Cat Kidney Disease

A common disease seen in elderly cats is kidney disease or chronic renal failure (CRF), sometimes also called chronic renal insufficiency. The kidneys are a pair of organs located in the abdomen that are responsible for filtering the blood to remove byproducts and toxins, create urine, regulate electrolytes and minerals such as sodium, potassium, phosphorous, calcium, vitamin D, and produce the hormone that helps promote red blood cell production.

If the kidneys start to fail or become diseased, they often begin to not filter as well, and the byproducts and toxins begin to build up in the bloodstream. This can be caused by damage to the cells in the kidneys such as the nephrons or glomeruli, toxin ingestion such as lilies, raisins, grapes, or antifreeze, infections (in dogs these can include Lyme disease and leptospirosis), polycystic kidney disease or other congenital issues, urinary obstruction,  or pyelonephritis (kidney infection). 

Signs that your cat may have kidney dysfunction resulting in the buildup of toxins in the bloodstream called azotemia, may include vomiting, inappetance, weight loss, changes in urination, and sometimes a bad odor to the breath. Since these symptoms can also be signs of other serious diseases, please call to schedule an appointment if you notice any of these in your pet. 

An examination may reveal abnormal shaped or sized kidneys, weight loss, changes in heart rate, elevated blood pressures, changes in the retina of the eyes, or other signs which may make kidney disease a likely culprit. Likely a blood sample will be taken to look at kidney functions such as the BUN (blood urea nitrogen) and creatinine. 

If your pet does indeed have elevations in BUN and/or creatinine levels, a diagnosis of kidney dysfunction will likely be made. These values can also be elevated due to other illnesses, so they will be interpreted by the doctor in light of clinical signs and the examination. If kidney dysfunction is most likely, further workup which may include a urinalysis to look for urine specific gravity, signs of an infection, or evidence of crystals or bladder stones may be recommended. A second urine test called a urine protein: creatinine ratio may be recommended as well to look for protein loss through the kidneys. Imaging of the kidneys and urinary tract such as x-rays or ultrasound may also be recommended.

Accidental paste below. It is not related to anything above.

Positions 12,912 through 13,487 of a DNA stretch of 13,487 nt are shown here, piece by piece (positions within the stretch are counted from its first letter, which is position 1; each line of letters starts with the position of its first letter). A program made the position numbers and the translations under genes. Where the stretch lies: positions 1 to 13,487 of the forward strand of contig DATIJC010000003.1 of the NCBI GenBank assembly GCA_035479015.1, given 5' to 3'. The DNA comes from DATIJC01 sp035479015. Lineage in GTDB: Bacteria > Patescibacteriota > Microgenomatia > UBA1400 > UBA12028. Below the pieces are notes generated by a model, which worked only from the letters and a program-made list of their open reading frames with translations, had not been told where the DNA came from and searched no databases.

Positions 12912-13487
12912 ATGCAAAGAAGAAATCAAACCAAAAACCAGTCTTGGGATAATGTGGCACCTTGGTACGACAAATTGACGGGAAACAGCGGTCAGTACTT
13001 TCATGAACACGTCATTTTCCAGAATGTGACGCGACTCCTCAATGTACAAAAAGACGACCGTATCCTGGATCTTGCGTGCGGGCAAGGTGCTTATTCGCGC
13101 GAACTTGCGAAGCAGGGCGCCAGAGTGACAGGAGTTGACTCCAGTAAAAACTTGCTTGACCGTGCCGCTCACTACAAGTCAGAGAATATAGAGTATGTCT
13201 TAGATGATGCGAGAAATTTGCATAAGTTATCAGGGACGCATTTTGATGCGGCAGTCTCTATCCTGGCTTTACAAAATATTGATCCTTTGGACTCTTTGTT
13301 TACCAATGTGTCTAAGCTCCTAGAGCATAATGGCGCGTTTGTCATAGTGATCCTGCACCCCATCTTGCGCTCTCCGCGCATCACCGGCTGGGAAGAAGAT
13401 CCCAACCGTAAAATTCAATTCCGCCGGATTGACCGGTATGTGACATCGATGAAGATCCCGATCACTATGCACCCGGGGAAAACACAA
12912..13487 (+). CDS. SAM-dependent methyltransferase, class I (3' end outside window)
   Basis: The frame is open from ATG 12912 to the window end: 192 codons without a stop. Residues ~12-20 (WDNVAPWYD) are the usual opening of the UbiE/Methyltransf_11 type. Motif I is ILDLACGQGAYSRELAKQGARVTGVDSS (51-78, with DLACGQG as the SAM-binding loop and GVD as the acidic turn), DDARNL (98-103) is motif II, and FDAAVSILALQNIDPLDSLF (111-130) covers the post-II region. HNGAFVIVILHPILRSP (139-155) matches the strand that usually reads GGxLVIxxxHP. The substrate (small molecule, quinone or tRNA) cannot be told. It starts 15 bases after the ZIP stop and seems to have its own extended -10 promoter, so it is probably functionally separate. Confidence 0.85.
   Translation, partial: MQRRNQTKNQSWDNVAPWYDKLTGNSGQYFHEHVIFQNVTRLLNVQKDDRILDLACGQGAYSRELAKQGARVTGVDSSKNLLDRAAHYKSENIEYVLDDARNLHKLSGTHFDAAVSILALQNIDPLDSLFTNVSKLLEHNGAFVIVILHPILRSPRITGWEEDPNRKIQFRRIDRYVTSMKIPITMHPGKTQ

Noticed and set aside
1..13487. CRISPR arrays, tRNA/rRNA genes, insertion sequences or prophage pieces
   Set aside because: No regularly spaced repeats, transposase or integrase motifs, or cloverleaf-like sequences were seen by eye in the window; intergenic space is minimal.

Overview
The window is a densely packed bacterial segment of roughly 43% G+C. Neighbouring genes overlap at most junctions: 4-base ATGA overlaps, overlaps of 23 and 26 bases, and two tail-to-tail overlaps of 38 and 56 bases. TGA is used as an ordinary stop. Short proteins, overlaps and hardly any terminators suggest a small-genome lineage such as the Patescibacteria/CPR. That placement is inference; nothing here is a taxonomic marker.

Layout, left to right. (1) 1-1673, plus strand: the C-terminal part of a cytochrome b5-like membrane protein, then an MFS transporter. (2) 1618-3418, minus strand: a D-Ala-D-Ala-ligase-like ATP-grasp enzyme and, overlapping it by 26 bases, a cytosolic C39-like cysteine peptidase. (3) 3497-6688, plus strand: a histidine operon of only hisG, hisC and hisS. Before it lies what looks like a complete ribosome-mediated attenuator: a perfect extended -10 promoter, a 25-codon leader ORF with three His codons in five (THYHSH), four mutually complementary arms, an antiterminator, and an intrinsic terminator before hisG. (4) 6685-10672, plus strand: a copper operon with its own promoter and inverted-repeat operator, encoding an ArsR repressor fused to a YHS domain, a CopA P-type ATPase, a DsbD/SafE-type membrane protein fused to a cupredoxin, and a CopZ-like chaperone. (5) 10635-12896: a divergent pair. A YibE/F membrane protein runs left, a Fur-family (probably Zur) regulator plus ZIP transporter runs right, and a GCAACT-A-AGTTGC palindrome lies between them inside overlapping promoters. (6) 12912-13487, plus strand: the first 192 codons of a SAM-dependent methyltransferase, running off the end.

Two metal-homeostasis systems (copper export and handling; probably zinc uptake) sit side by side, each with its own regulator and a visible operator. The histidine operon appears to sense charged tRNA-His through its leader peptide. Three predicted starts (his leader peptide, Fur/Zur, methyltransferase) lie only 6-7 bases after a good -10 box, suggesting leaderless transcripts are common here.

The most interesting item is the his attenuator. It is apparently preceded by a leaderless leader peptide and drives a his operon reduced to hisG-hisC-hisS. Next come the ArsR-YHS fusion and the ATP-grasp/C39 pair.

If it is determined that your pet has kidney disease, there are a number of ways that we manage this. Kidney disease is not reversible and cannot be stopped from progressing, but with careful management we are often able to control and slow down the progression to help your pet feel more comfortable and minimize the symptoms they may have been exhibiting. Depending on the severity and the situation, some of our recommendations may include:

  • Fluid therapy, which could consist of hospitalization for IV (intravenous) fluids, subcutaneous (SQ) fluids given here, or subcutaneous fluids given at home
  • Diet change to a kidney diet such as Hill’s k/d®, Purina NF®, or Royal Canin Renal LP®
  • Azodyl® a medication used to help the GI tract remove some of the nitrogen byproducts to reduce the load on the kidneys
  • Epakitin® a product to bind phosphorous
  • Renal K® a product to supplement potassium
Other possible treatments can include appetite stimulants, anti-vomiting medications, antibiotics for concurrent infections, erythropoietin injections to help stimulate red blood cell production, and more. There are even referral centers performing dialysis and kidney transplants for pets. If you think your pet has kidney disease or is showing any of the symptoms of kidney disease, please schedule an appointment today to diagnose and discuss the treatment options that are right for your pet. 
 
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